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In the painful process of recovery from the World Trade Center disaster, one saving grace has been the outpouring of support from government agencies and philanthropies. Nonprofit organizations in financial trouble have several places to turn for loans and grants, including the New York City Partnership, Seedco, Fund for the City of New York and the September 11 Fund of the United Way and New York Community Trust, which has explicitly made support of nonprofit organizations serving affected communities a part of its commitment.

But one place nonprofits shouldn’t bother looking for help is the federal government. All firms, nonprofit and for-profit, are eligible for low-interest loans from the Small Business Administration to help with repair costs not covered by insurance–“physical injury,” explained SBA Loan Officer Francisco Bonilla, staffing a table at the city’s Downtown Emergency Business Assistance Center on Maiden Lane. But only profit-making companies can receive assistance–up to $1.5 million–in cases where the harm is strictly economic. The $50 million WTC Disaster Recovery Bridge Loan Program, bank loans administered through the city Economic Development Corporation and the state Empire State Development Corporation, will assist nonprofits ineligible for federal assistance, but nonprofits still must apply for the SBA loans–funds they are guaranteed not to receive–in order to get help from the New York program.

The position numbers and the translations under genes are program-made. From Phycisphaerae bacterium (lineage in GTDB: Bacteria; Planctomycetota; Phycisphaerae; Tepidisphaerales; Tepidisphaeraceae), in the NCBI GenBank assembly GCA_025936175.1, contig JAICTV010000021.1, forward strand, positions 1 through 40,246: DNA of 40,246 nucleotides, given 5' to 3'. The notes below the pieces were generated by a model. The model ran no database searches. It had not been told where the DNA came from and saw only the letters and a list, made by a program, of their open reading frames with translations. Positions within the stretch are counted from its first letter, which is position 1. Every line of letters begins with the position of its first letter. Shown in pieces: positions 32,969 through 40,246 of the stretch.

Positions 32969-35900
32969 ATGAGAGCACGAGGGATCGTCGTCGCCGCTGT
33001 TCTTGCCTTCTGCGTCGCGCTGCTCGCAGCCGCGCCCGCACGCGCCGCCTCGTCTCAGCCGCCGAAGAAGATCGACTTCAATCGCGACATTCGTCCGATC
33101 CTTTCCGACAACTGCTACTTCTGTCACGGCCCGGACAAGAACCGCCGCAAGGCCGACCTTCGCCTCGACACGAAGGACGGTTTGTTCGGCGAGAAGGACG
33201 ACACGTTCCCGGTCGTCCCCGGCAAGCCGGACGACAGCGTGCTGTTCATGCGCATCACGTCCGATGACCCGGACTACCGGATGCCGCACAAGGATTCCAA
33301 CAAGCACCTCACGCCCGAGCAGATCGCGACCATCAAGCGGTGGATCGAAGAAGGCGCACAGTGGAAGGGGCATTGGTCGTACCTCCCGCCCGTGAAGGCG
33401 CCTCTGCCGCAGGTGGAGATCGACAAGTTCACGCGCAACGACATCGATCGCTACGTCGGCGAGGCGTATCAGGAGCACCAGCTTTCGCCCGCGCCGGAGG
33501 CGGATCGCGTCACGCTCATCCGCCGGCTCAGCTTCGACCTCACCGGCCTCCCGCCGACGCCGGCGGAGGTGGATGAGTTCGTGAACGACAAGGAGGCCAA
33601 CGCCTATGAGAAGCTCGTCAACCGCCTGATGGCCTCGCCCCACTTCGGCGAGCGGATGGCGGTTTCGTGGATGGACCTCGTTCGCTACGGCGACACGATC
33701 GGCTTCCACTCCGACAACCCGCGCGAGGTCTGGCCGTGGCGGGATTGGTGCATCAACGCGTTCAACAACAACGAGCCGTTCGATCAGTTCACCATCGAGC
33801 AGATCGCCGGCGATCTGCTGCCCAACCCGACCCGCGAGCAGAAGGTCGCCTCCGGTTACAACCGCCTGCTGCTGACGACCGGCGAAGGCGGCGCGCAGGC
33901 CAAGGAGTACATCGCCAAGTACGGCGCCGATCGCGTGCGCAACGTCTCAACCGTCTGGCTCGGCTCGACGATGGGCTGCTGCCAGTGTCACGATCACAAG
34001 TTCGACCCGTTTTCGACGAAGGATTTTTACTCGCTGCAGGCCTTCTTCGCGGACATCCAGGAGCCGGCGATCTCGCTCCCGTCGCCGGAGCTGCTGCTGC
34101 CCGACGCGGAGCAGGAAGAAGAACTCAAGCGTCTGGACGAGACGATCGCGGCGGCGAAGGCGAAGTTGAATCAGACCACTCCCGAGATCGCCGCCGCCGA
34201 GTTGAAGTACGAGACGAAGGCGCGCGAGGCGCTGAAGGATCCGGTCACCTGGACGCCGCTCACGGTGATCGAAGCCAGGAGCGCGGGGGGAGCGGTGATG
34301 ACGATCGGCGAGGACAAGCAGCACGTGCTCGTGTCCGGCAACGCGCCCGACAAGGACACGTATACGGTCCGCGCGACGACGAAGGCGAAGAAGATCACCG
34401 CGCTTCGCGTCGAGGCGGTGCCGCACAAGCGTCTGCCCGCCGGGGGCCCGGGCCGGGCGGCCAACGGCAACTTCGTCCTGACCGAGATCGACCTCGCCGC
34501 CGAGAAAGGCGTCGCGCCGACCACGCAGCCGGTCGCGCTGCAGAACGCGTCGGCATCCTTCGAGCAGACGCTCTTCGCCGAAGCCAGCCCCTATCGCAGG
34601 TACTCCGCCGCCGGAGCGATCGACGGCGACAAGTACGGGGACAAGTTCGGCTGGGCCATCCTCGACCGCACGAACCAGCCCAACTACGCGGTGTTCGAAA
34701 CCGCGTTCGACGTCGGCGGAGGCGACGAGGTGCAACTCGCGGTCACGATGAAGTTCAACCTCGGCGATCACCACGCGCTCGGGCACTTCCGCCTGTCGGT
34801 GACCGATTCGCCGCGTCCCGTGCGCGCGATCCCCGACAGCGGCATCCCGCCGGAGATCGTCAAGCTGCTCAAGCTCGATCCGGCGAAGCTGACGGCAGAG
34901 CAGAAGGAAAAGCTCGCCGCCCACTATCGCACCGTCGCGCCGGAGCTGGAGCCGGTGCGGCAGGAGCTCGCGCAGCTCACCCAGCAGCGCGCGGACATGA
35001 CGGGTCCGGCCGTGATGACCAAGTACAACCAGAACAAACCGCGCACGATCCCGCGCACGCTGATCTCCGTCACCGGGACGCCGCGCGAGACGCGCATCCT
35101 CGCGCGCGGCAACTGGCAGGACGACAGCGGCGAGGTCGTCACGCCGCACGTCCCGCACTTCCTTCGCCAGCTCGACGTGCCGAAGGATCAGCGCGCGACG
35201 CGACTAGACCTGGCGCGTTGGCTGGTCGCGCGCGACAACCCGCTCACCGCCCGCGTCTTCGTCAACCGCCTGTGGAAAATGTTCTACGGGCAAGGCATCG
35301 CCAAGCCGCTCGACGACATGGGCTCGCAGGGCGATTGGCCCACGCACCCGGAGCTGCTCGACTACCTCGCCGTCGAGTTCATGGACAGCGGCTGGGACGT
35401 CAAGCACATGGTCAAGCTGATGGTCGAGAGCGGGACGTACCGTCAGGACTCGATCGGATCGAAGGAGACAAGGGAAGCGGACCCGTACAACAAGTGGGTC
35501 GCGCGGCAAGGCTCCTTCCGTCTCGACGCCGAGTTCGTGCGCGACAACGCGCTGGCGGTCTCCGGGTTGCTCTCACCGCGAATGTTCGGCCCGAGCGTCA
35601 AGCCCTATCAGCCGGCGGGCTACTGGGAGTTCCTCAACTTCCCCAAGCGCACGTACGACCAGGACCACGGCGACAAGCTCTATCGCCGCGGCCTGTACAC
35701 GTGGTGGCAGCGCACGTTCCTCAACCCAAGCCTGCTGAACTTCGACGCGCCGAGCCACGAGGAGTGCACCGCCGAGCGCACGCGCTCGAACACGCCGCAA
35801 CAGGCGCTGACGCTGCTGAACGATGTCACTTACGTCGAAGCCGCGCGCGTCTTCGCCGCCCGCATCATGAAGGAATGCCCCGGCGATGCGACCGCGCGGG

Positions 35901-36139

SBA did not return calls seeking an explanation of the disparity.

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